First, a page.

Lowering the Cost of
August 21, 2006
a medical doctor, I’ve seen first-hand how bureaucratic red tape interferes
with the doctor-patient relationship and drives costs higher. The current
system of third-party payers takes decision-making away from doctors, leaving
patients feeling rushed and worsening the quality of care. Yet health
insurance premiums and drug costs keep rising. Clearly a new approach is
needed. Congress needs to craft
innovative legislation that makes health care more affordable without raising
taxes or increasing the deficit. It
also needs to repeal bad laws that keep health care costs higher than necessary.
should remember that HMOs did not arise because of free-market demand, but
rather because of government mandates. The
HMO Act of 1973 requires all but the smallest employers to offer their employees
HMO coverage, and the tax code allows businesses- but not individuals- to deduct
the cost of health insurance premiums. The
result is the illogical coupling of employment and health insurance, which often
leaves the unemployed without needed catastrophic coverage.
many in Congress are happy to criticize HMOs today, the public never hears how
the present system was imposed upon the American people by federal law.
As usual, government intervention in the private market failed to deliver
the promised benefits and caused unintended consequences, but Congress never
blames itself for the problems created by bad laws.
Instead, we are told more government- in the form of “universal
coverage”- is the answer. But
government already is involved in roughly two-thirds of all health care
spending, through Medicare, Medicaid, and other programs.
decades, the U.S. healthcare system was the envy of the entire world.
Not coincidentally, there was far less government involvement in medicine
during this time. America had the
finest doctors and hospitals, patients enjoyed high quality, affordable medical
care, and thousands of private charities provided health services for the poor.
Doctors focused on treating patients, without the red tape and threat of
lawsuits that plague the profession today. Most Americans paid cash for basic
services, and had insurance only for major illnesses and accidents. This meant
both doctors and patients had an incentive to keep costs down, as the patient
was directly responsible for payment, rather than an HMO or government program.
lesson is clear: when government and other third parties get involved, health
care costs spiral. The answer is not a system of outright socialized medicine,
but rather a system that encourages everyone- doctors, hospitals, patients, and
drug companies- to keep costs down. As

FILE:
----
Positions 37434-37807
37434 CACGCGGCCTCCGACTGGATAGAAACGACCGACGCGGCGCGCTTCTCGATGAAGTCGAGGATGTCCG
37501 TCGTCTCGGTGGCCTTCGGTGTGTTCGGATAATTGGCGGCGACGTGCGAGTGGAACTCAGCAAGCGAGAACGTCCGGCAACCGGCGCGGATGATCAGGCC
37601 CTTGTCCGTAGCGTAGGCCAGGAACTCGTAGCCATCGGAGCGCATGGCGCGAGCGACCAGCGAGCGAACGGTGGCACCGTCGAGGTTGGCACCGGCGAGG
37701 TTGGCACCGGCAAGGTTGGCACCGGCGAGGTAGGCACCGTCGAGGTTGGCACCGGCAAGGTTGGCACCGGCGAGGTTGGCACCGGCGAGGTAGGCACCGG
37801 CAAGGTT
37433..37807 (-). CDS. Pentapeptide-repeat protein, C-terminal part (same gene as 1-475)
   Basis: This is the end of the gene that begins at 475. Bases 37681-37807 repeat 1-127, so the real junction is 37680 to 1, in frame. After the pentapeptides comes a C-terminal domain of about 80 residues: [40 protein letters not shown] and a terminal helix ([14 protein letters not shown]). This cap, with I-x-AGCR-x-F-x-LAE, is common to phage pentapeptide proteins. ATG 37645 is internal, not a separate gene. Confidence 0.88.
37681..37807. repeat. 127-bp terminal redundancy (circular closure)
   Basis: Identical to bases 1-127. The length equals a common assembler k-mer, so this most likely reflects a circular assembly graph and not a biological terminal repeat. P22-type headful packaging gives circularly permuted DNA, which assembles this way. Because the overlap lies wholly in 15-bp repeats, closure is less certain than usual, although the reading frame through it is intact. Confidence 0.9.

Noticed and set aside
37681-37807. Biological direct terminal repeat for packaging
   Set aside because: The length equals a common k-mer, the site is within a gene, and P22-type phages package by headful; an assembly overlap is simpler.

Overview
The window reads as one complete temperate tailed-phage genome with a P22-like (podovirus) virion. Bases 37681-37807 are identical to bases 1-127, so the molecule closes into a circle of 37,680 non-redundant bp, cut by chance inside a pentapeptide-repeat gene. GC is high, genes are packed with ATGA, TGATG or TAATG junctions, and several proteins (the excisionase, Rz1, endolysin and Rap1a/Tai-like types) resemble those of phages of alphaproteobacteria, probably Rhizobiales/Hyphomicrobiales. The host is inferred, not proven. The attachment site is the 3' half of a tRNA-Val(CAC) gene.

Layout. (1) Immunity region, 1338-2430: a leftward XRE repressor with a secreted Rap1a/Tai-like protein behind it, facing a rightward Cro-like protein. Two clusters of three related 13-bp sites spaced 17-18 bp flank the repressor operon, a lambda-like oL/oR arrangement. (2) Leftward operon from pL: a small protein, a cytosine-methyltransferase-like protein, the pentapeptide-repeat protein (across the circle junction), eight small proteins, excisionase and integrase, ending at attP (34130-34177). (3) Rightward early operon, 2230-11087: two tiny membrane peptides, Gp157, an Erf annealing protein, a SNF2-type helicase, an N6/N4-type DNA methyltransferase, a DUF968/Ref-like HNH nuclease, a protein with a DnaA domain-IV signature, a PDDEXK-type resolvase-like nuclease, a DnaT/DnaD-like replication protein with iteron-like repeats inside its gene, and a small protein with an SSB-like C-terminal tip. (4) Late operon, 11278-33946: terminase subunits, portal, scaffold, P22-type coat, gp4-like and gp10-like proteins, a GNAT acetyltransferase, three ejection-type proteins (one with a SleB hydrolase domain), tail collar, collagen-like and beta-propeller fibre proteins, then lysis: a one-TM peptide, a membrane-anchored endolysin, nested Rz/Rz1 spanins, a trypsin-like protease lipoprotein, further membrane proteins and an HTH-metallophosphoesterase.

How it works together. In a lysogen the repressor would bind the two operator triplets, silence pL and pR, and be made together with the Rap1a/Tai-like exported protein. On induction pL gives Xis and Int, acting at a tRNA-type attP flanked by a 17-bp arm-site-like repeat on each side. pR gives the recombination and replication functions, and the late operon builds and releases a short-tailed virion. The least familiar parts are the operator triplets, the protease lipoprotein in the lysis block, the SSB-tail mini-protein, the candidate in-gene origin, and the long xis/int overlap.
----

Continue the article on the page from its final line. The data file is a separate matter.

long as “somebody else” is paying the bill, the bill will be too high.
following are bills Congress should pass to reduce health care costs and leave
more money in the pockets of families:
3075 provides truly
comprehensive health care reform by allowing families to claim a tax credit for
the rising cost of health insurance premiums. With many families now
spending close to $1000 or even more for their monthly premiums, they need real
tax relief-- including a dollar-for-dollar credit for every cent they spend on
health care premiums-- to make medical care more affordable.
3076 is specifically
designed to address the medical malpractice crisis that threatens to drive
thousands of American doctors- especially obstetricians- out of business.
The bill provides a dollar-for-dollar tax credit that permits consumers to
purchase "negative outcomes" insurance prior to undergoing surgery or
other serious medical treatments. Negative outcomes insurance is a novel
approach that guarantees
those harmed receive fair compensation, while reducing the burden of costly
malpractice litigation on the health care system. Patients receive this insurance payout without having to
endure lengthy lawsuits, and without having to give away a large portion of
their award to a trial lawyer. This
also drastically reduces the costs imposed on physicians and hospitals by
malpractice litigation. Under HR 3076, individuals can purchase negative
outcomes insurance at essentially no cost.
HR 3077 makes it more affordable for parents to provide health care for their children. It creates a $500 per child tax credit for medical expenses and prescription drugs that are not reimbursed by insurance. It also creates a $3,000 tax credit for dependent children with terminal illnesses, cancer, or disabilities. Parents who are struggling to pay for their children's medical care, especially when those children have serious health problems or special needs, need every extra dollar.
HR 3078 is commonsense, compassionate legislation for those suffering from cancer or other terminal illnesses. The sad reality is that many patients battling serious illnesses will never collect Social Security benefits-- yet they continue to pay into the Social Security system. When facing a medical crisis, those patients need every extra dollar to pay for medical care, travel, and family matters. HR 3078 waives the employee portion of Social Security payroll taxes (or self-employment taxes) for individuals with documented serious illnesses or cancer. It also suspends Social Security taxes for primary caregivers with a sick spouse or child. There is no justification or excuse for collecting Social Security taxes from sick individuals who literally are fighting for their lives.